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Springboks' Kolisi sparks quota debate

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Springboks captain Kolisi's comments on quota system cause major stir, but he's not the first

Springboks captain Siya Kolisi is under fire for his comments about the current quota system in place.

The South African government and the SARU have an agreement that 50 per cent of the Springboks team at this year’s World Cup in Japan should be black.

Springboks head coach Rassie Erasmus said in April his 2018 target was 45%, but figures show that 67 black players were named in the starting XV for the Springboks’ 14 Tests – it works at less than five.

“When the season is finished, you must have 45 percent [black players]. At the end of the season, [if I didn’t reach that quota] then I didn’t reach one of my KPIs – it is as easy as that,” Erasmus said after being appointed as head coach.

“It is out there, it is 45 percent and that is the target for this year. If I don’t make it, I will be in trouble.”

Now his captain Kolisi has weighed in on the debate and believes the quota system may not have been backed by former South African President Nelson Mandela.

“I don’t think he [Mandela] would have supported that [quotas], but I don’t know him.” Kolisi told Japanese news agency Kyodo News.

“I would not want to be picked because of my skin colour because that surely would not be good for the team, and the guys around you would know.”

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Kolisi, who became the first black Springbok captain this year, spoke about the quota target for the World Cup, saying: “You should not put a number on stuff like that.”

“If you want to talk about [racial] transformation, you have got to start there [grassroots level].

“Imagine if I had not gone to an English [high] school. I would not have eaten properly, I would not have grown properly.

“Maybe in the Currie Cup [domestic championship] you can try guys out and push people in and see how they do.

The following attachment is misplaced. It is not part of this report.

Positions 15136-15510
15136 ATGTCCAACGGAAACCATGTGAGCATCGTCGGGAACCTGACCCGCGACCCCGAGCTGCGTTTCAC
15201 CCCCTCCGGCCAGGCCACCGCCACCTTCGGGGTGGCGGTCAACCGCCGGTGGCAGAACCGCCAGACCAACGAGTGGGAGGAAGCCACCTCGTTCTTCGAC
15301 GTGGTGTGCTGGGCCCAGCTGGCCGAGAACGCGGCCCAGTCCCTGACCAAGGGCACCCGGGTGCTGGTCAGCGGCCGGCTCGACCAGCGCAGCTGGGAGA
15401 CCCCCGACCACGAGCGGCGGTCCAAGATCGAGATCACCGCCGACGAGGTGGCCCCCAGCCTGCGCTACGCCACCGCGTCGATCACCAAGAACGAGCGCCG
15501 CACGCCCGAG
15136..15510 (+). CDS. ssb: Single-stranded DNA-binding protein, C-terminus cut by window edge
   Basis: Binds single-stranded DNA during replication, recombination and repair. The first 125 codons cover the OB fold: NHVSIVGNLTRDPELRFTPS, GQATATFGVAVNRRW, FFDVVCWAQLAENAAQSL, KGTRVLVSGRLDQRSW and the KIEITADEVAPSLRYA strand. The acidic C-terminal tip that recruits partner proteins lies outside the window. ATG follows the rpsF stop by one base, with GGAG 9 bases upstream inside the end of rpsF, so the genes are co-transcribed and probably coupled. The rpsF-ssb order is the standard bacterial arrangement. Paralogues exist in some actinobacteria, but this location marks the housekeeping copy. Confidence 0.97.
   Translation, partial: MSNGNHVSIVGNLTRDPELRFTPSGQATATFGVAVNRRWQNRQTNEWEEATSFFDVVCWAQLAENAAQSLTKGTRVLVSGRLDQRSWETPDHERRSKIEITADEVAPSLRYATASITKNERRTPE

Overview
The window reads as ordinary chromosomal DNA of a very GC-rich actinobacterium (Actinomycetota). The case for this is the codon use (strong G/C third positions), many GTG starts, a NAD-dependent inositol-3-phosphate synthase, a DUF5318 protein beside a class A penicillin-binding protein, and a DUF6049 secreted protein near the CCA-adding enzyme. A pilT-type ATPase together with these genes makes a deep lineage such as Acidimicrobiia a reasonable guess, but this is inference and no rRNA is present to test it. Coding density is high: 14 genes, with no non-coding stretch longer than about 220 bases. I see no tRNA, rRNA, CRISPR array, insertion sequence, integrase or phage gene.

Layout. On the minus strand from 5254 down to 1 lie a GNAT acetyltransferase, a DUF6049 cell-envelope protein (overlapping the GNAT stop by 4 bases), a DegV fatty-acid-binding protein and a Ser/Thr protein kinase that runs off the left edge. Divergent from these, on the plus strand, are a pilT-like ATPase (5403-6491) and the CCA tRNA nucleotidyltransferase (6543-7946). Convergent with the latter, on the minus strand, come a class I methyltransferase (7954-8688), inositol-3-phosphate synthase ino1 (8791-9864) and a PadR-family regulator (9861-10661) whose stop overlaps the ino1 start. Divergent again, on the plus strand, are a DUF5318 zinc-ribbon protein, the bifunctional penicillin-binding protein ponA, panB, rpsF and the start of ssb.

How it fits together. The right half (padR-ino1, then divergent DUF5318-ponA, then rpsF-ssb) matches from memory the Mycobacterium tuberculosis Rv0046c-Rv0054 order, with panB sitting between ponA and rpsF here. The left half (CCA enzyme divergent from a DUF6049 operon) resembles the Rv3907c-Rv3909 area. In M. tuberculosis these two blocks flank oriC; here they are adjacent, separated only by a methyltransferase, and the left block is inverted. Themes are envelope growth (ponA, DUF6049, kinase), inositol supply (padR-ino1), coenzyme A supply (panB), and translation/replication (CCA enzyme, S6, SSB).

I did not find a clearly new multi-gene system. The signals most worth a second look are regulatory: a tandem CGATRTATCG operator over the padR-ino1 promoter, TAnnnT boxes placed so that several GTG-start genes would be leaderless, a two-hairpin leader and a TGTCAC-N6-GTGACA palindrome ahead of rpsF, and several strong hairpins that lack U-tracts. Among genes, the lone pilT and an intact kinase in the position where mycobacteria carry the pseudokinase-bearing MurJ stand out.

“But you cannot just [pick someone in the Springboks side because of his colour]. In South Africa, it is tough because we want results and transformation.”

2007 World Cup winning head coach Jake White also caused a stir earlier this year by suggesting Erasmus should select a starting XV against Wales in their season’s opener in Washington DC based on trying to hit “transformation targets”.

“I’d look to pick a team against Wales that is made up of local players with a special emphasis on those that count towards the transformation targets,” White said.

“This team would serve the dual purpose of banking transformation credits to create selection breathing room for the England series, and would also give all of these players a chance to put their hand up on the international stage”

All Blacks head coach Steve Hansen described South Africa as “the only team in sport I know that doesn’t pick its best team,” which provoked plenty of criticism.

Hansen made the comments in 2017 for a book ‘The Jersey: The Secrets Behind the World’s Most Successful Team’.

“I understand what they are trying to do but… Nelson Mandela understood it better than anyone else. He knew that the Springboks was a team that could unite the nation. I still believe it is.

“If they got things right and allowed it to develop naturally, it would. And you would get the right people in the team. In the end, it would be a multi-cultural team.

“Rugby wasn’t a black man’s sport, but it was the sport that would unify the country in a way that no other sport or business could.”

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Springboks captain Kolisi's comments on quota system cause major stir, but he's not the first